• For a 10,u1 sized drop, a convenient size of such a hexagonally shaped access aperture is one in which the outside diameter is about 0.26 cm. The corners of the hexagon should be as sharply defined as possible, and in no case have a radius of curvature greater than about 0.4 mm.
  • As the liquid advances between surface 42 and the top surfaces of boss 22 and the test elements, the trapped air must exit. To provide a vent means for the trapped air, vent apertures 50 are formed in cover member 14 almost at the edge of zone 38 as defined by intermediate member 20. Each test element 30, 32, 34 and 36 has a vent aperture 50 disposed above it.
  • Liquid flow in zone 38 can occur only in the direction in which the trapped air is being expelled. Thus, in accordance with one aspect of the invention, a control means, which includes apertures 50 and intermediate member 20, confines the liquid to flow along a plurality of predetermined controlled flow paths (Fig. 3) such that each of the test elements 30, 32, 34 and 36 is operatively disposed in alignment with only one of those paths. The paths are identified in Fig. 3 as 521, 52", 52111, and 52'v, respectively, leading from aperture 46 to the vent aperture 50 associated with a particular test element, It is this construction that prevents significant contamination of one test element by a reagent of another test element, inasmuch as flow proceeds to test elements 30, 32, 34 and 36, rather than between them.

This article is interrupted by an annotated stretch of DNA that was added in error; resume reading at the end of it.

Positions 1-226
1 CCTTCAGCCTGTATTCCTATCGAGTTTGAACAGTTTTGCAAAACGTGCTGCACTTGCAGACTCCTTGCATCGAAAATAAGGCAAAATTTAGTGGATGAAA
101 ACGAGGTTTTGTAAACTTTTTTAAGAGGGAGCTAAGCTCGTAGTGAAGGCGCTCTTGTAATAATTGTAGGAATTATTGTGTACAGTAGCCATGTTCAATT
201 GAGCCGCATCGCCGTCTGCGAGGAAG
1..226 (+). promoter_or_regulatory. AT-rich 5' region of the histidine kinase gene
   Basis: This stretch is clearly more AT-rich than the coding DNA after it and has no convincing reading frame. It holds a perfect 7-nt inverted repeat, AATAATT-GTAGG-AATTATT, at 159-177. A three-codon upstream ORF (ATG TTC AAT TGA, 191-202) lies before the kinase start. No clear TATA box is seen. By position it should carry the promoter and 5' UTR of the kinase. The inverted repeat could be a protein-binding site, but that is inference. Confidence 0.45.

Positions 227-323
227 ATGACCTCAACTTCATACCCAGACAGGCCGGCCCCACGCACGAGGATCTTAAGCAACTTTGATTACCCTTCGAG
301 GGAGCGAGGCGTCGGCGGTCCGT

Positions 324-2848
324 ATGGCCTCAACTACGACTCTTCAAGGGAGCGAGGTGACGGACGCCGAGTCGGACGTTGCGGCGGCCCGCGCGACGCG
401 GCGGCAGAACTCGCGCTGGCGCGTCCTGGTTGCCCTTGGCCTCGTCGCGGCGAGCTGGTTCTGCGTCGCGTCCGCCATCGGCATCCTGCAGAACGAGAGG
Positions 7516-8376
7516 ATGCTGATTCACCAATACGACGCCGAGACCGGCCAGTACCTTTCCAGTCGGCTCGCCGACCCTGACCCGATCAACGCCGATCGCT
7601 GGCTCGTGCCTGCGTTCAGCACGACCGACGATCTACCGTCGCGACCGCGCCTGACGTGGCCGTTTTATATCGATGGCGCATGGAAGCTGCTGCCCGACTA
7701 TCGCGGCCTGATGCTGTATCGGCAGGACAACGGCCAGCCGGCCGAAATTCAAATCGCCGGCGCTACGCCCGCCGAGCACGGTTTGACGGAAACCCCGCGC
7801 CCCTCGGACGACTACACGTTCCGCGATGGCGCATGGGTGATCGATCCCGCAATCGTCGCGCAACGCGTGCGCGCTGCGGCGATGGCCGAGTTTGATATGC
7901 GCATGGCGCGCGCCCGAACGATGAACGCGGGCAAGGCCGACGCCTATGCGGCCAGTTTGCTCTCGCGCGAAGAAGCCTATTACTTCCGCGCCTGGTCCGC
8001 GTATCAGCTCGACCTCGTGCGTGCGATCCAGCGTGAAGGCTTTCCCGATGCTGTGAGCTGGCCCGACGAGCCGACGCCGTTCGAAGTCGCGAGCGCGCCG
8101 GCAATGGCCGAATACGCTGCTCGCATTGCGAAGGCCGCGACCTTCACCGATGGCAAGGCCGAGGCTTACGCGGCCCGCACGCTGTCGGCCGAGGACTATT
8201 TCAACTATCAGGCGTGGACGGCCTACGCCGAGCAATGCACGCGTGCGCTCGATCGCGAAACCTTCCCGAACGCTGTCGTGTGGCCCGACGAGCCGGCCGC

• In accordance with another aspect of the invention, each of the test elements 30, 32, 34 and 36 comprises one or more layers that are more or less absorbent of the liquid under test. Such absorbency further prevents cross-flow between test elements which would create contamination. That is, as the sample liquid is absorbed, connective paths are removed between test elements that might otherwise remain after overall flow has ceased. Diffusion through quiescent liquid in the zone 38 is thus prevented.
  • Preferably each test element 30, 32, 34, and 36 comprises one or more reagent layers (Fig. 2) having a variety of binder compositions. For example, gelatin, cellulose acetate butyrate, polyvinyl alcohol, agarose and the like can be used, the degree of hydrophilicity of a layer 54 depending upon the material selected.
  • Additional layers, such as a layer 56, can be disposed above layer 54 to provide a variety of chemistries or functions. For example, these can provide, either in layer 56 alone or together with layer 54, a reagent composition. Filtering, registration and mordanting functions can be provided also by such additional layers, as described in US-A-4,042,335. Thus, layer 56 can comprise a reagent, such as an enzyme, and a binder.
  • As used herein, "reagent" in "reagent composition" means a material that is capable of interaction with an analyte, a precursor of an analyte, a decomposition product of an analyte, or an intermediate. Thus, one of the reagents can be a preformed, radiometrically detectable species that is caused by the analyte of choice to move out of a radiometrically opaque portion or layer of the element, such as layer 56, into a radiometrically transparent portion or layer, such as a registration layer which can be layer 54.
  • The noted interaction between the reagents of the reagent composition and the analyte is therefore meant to refer to chemical reaction, catalytic activity as in the formation of an enzyme-substrate complex, or any other form of chemical or physical interaction, including physical displacement, that can produce ultimately a detectable response in the test element. The assay of the element is designed to produce a response signal that is predictably related to the amount of analyte that is present.